Art as an activism tool
(4 min read) Throughout history, art has been used (and abused) by both respective artists and ruling political regimes of the particular time period. During the war, artworks tend to become propaganda weapons, but also activism tools. This especially goes for the film (propaganda movies) and sculptures (monuments, busts). However, mosaic art is up there too, its permanence making it the perfect instrument of political regimes all over the world. Needless to say, that medal has its other side as well, so it has been used by activists too.
See, when you think of activism you usually think of it as an action taken to right a wrong that is currently happening. In this age of political correctness and wokeness, we are witnesses to an array of activists with a variety of approaches. Some choose to practice their right to free speech on their considerable social media platforms and outlets, while others take the streets and social events in different ways. Some opt to open public debates on stages in pars and social centers, while others do it quietly and create artworks on those same streets under the veil of the night. Some activism happens spontaneously and acutely, while some are given much thought and planning before it hits the mark.
One of my personal favorites, the artist that manages to always bring out the appropriate emotion and reaction through his activist art is most definitely Edgar Heap of Birds. His artworks include public art messages, Neuf Series acrylic paintings, large-scale drawings, works in glass, prints, etc. His every artwork is an example of in-your-face activism entwined with his amazing talent and love for art.
Kim Werker’s famous Ugly Doll project, which eventually turned into an awesome book, is also a fine example of art and activism coming together to bring awareness to what can only be described as a global body-mind-soul positivity movement. In this age of the hypocrisy of the modeling industry, (so-called) Reality TV, and (of course) political correctness, Werker decided to make something outstandingly ugly. Reminding the world that both ugliness and beauty are a matter of one’s perception is always a good thing.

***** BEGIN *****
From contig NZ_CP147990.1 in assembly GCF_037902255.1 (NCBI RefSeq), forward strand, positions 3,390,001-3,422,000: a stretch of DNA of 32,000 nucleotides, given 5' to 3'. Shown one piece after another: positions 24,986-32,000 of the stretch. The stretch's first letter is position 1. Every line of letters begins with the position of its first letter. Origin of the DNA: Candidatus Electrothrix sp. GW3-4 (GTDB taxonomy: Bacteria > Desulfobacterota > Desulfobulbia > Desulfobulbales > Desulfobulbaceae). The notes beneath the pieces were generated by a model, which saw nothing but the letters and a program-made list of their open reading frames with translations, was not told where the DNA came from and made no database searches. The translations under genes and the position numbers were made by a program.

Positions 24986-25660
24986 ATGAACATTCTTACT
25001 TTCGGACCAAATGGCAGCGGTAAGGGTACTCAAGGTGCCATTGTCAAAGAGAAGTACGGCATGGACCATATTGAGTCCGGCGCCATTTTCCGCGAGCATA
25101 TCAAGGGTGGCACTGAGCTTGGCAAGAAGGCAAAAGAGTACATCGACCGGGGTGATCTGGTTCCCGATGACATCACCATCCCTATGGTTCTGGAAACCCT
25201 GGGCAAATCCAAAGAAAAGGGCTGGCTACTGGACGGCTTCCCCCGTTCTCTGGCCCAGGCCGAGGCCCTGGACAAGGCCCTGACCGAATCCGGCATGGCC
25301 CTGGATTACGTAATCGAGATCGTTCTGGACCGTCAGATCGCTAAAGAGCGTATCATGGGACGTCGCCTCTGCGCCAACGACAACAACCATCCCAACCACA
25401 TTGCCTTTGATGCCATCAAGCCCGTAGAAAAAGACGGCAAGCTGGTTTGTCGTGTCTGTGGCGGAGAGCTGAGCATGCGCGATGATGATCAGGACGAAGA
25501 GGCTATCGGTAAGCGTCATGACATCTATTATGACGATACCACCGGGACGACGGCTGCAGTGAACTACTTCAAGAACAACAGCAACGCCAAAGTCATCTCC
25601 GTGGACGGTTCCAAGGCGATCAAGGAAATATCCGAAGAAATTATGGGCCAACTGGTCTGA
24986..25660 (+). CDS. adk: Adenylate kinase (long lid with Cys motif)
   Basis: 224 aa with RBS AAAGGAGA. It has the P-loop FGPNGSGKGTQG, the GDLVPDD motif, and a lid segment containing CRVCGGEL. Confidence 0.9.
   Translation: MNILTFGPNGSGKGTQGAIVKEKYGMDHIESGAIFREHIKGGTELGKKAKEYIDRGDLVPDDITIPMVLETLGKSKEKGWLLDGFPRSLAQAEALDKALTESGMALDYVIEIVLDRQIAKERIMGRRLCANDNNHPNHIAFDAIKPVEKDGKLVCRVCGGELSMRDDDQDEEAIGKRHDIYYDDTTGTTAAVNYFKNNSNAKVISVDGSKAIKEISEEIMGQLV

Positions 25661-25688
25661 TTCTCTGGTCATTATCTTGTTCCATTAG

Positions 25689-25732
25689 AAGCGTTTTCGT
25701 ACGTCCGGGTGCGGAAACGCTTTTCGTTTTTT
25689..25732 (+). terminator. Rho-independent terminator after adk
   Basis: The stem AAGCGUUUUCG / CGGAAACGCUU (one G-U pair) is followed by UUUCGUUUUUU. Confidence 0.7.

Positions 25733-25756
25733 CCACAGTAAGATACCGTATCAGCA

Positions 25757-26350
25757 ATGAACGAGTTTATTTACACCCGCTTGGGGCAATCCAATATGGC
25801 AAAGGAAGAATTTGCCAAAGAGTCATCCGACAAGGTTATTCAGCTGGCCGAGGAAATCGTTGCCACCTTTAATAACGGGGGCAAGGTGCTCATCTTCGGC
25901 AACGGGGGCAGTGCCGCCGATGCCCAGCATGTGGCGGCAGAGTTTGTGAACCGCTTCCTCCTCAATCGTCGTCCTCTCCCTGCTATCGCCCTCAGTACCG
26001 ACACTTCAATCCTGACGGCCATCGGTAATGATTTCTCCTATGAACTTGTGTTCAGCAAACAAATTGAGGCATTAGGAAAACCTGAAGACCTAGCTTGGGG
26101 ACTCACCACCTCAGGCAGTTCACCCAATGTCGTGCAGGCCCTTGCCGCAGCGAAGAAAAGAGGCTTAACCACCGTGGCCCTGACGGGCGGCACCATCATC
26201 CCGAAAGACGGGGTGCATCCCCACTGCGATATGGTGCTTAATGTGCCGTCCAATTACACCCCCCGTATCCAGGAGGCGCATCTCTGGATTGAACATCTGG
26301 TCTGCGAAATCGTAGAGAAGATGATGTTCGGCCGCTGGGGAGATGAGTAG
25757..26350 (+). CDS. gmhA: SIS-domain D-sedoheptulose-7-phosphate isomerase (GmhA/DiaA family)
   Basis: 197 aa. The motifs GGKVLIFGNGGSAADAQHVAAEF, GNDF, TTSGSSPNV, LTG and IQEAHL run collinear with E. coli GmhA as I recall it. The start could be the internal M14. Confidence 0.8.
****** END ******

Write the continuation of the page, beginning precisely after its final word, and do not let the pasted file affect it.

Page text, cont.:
Sometimes activistic art starts almost unintentionally and that’s what seemingly happened with Nan Goldin’s life portraying photography. She began photographing scenes from her personal life in 1980 and managed to capture and highlight different aspects of the LGBTQ community, as well as bring awareness to the opioid crisis and AIDS epidemic.
L. J. Roberts’ Queer craft project is also an artistic example of bringing awareness to some problems that queer, gender non-conforming, and non-binary groups face. Using handcrafts and knitted artwork to explore the ideas of marginality is a unique approach to the topic, that keeps impressing art enthusiasts and the public from around the world.
Keeping all of that in mind and considering the fact that mosaic art is 3,500 years old, one might come to a conclusion that the two — activism and mosaic- don’t really go together, right? Well… wrong. Pen-minded and strong-willed artists from all parts of the globe have been proving that theory wrong for a while now. Mosaic art might be eternal, but that doesn’t mean that it can’t be used to prove momentary points. Just ask Carrie Reichardt.
We’ve briefly mentioned her in one of our previous articles, but her magnum opus deserves much more attention. Carrie Reichardt uses murals, graphic design, and screen-printing to serve us her stance on a variety of social, political, and economic topics. One of her most famous artworks is The Tiki Love Truck, created in 2007. This amazing artwork is a mobile mosaic mausoleum dedicated to the memory of Reichardt’s friend, a death-row inmate, Josh Joe ‘Ash’ Amador. After witnessing his execution, Carrie and Nick Reynolds took Amador’s body to a cabin in the woods where Reynolds cast his death mask. Ten days after that The Tiki Love truck was first shown on the streets of Manchester with Ash’s death mask on top. The mosaic masterpiece was awarded The Makeover prize, for the most impressive or original applied decoration or feature.
In 2011, Reichardt took part in the Fine Form Horse Parade celebrating the 100th anniversary of the Cheltenham Parade. Ten life-size resin horses were made for ten respective artists to decorate, and Reichardt and the sculptor Nick Reynolds made their horses’ heads into a skull, while the body was covered in a mosaic depicting the history of horses and the atrocities they have suffered at the hands of men. These are just some of Reichardt’s activist mosaic artworks and I’m sure that more will come in these challenging times we’re in.
Over at Tate Galleries, the activist art is described as a “form of political and social currency, actively addressing cultural power structures rather than representing them or simply describing them”. That is quite true, but don’t forget that it is almost always deeply personal for the artists themselves.